Family Zone

How Often Does Your Family Use Movie Quotes?

 
“Leave the gun. Take the cannoli.” 
 
“I had my mouth open and everything!”
 
What do these lines have in common? Aside from being movie quotes, they’ve become part of our family vocabulary. 
 
No, vocabulary is too "scholastic" a term. They’ve become part of our shorthand, part of our personal language. Just as nagging and begging have become part of my mommy-communication strategies. 
 
I bet you use movie shorthand, too. Like that first line there, “Leave the gun. Take the cannoli.” If you are over a certain age (and are an adult), you’ve at least heard of the quintessential mob movie The Godfather. While I may not be a Mafioso, I know that phrase works well in domesticated suburban settings, as well. I’ve actually had this conversation with my husband:
 
Him: Do you want me to put the kids' muddy sneakers inside or leave them in the garage?
 
Me: Leave the sneakers. Take the cannoli.
 
Moved out of context, this line that so succinctly summed up the callous nature of a mob hit has worked well for us as a fun, lighthearted way to say, “Forget that ugliness, let’s have dessert!” 
 
 
My time for watching horrifically violent and tense organized crime flicks is limited these days. Instead, our movie nights are filled with kids’ movies. In my fledging kiddie-cinema years, I lamented the loss of fun quips to throw around out of context. Quotes from the R-rated flicks, I feared, would be replaced with banal drivel that was better suited for the toddler set. Would, “You’re my huggabuggable smushy doodle!” become my new norm?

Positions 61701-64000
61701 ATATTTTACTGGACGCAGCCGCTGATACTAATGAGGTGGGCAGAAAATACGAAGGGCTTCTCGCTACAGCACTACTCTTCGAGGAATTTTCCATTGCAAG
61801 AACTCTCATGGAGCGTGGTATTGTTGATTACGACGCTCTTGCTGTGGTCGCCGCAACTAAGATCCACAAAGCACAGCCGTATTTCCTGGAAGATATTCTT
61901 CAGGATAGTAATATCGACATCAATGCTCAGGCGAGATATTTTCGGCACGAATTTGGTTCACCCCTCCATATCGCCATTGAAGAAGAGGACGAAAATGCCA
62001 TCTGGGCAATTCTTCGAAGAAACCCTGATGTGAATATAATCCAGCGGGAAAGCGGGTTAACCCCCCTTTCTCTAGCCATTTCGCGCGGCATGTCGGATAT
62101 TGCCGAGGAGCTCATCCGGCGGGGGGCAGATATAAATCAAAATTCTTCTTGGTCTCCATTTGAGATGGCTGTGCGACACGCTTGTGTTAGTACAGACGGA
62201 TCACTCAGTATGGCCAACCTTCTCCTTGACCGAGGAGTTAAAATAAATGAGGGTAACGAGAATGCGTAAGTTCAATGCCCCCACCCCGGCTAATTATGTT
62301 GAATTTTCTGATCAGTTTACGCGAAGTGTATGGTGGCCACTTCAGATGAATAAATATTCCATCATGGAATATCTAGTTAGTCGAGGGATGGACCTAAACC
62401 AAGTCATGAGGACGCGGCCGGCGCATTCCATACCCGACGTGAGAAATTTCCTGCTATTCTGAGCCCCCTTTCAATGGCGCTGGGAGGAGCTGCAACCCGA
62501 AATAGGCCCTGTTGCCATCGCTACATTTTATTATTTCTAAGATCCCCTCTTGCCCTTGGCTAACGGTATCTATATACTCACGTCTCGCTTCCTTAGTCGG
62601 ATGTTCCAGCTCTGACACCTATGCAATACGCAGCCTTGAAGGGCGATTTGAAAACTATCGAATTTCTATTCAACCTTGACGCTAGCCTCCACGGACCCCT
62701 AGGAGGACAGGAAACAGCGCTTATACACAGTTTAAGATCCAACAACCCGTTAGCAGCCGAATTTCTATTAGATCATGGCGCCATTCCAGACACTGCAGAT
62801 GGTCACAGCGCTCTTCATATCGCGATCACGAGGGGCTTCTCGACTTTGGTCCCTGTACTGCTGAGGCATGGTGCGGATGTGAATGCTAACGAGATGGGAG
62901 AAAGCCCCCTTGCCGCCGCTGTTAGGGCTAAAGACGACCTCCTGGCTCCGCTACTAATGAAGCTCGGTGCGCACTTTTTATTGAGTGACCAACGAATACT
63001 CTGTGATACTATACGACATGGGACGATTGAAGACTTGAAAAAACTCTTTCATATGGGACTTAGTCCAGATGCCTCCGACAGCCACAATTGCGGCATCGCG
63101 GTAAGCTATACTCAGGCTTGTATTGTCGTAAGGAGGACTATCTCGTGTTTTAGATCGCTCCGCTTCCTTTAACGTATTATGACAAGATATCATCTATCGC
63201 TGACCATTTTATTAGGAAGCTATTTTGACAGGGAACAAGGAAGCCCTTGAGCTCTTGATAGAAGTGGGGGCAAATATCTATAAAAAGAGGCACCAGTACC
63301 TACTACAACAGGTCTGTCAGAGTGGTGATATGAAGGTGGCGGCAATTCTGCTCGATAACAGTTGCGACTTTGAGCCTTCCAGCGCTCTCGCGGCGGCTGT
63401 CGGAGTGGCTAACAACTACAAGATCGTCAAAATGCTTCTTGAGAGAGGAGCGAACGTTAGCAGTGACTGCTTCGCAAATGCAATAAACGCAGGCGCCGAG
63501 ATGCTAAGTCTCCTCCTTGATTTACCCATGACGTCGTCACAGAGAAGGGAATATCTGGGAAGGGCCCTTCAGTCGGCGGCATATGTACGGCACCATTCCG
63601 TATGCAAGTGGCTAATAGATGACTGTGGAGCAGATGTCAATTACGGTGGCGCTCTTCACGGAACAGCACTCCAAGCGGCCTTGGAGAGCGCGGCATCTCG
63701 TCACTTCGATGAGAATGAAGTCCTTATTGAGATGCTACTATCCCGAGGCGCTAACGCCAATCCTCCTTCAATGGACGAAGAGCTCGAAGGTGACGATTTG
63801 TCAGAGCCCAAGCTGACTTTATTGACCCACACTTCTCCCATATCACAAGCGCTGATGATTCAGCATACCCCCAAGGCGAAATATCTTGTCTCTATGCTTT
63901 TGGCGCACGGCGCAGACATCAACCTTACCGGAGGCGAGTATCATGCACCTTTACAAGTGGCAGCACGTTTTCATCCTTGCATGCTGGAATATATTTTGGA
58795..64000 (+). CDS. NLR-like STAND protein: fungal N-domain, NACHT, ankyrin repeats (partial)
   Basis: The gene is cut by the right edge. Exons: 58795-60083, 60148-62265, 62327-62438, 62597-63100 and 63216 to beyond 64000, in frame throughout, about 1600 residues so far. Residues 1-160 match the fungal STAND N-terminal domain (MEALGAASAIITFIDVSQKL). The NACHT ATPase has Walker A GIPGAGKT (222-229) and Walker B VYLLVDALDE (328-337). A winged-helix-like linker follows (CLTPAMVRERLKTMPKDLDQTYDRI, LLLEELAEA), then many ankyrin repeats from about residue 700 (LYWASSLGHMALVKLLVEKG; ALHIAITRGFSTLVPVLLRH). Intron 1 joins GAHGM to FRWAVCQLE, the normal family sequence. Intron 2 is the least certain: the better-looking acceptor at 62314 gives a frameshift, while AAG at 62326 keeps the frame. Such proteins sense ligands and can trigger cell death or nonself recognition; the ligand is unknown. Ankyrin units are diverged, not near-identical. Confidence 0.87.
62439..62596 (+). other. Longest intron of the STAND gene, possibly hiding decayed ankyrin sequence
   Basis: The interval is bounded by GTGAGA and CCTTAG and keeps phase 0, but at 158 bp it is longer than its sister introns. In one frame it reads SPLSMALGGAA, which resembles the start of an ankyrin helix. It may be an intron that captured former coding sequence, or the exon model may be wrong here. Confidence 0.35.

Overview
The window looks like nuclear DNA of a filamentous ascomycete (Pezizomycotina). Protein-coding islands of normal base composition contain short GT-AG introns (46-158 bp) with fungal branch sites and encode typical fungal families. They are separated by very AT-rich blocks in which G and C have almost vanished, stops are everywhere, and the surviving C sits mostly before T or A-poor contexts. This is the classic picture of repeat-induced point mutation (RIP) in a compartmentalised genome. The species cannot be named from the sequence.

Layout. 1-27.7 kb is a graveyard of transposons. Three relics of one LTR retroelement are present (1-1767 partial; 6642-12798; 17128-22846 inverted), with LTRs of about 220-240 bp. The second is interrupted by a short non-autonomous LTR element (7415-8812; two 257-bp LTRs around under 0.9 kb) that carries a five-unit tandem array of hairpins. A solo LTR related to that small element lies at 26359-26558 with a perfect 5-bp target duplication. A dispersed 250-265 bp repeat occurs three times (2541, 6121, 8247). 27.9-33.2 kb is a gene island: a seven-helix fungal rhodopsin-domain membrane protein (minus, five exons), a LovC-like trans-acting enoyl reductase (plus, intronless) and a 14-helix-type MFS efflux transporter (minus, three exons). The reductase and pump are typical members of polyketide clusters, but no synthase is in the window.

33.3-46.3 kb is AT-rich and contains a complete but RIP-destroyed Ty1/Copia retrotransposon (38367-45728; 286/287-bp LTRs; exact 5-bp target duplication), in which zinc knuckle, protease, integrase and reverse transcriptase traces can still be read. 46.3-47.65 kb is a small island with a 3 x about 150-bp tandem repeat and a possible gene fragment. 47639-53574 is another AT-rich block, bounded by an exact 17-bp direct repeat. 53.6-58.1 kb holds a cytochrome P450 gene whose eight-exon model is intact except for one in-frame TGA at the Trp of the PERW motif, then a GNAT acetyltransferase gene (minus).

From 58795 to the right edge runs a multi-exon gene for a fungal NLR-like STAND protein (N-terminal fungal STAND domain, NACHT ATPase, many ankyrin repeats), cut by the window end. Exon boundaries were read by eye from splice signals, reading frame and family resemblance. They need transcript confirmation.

Then, thank the gods of film quotes, Shrek happened while I was still in my child-bearing phase. It was 2007. We were on vacation, and our daughter was two years old. Shrek the Third was our first family movie-theater experience. I’d seen the other Shrek films -- like most of America -- but this was the first time I’d seen one in the company of a child. Worlds collided, angels sang, minds were blown, and I realized that both this budding bundle of a moviegoer and her parents were enjoying the same film. 
 
Nay! Not just enjoying, but laughing (albeit for different reasons). 
 
Later that summer, we bought the rest of the Shrek movies to watch at home. In the intervening years, we’ve added three more children to the mix and they too have seen all the Shrek movies, in addition to The Incredibles, Annie, Up, Despicable Me, The Princess Bride and countless other movies that appeal to parent and child alike. And it is because of this meeting of the movie minds that a child in my house will pinch his or her nose and run screaming when they hear:
 
“My mouth was open and everything!”
 
When I watch children’s movies these days, I'm like a 49er (a gold-seeking entrepreneur, not football professional) panning for precious metals we can refine and repurpose at home. Because it's so much more fun to proclaim, "My mouth was open and everything," when a child toots on the stairs when I'm trailing a step behind than it is to say, "Ew, you passed gas in my face!"
 

 

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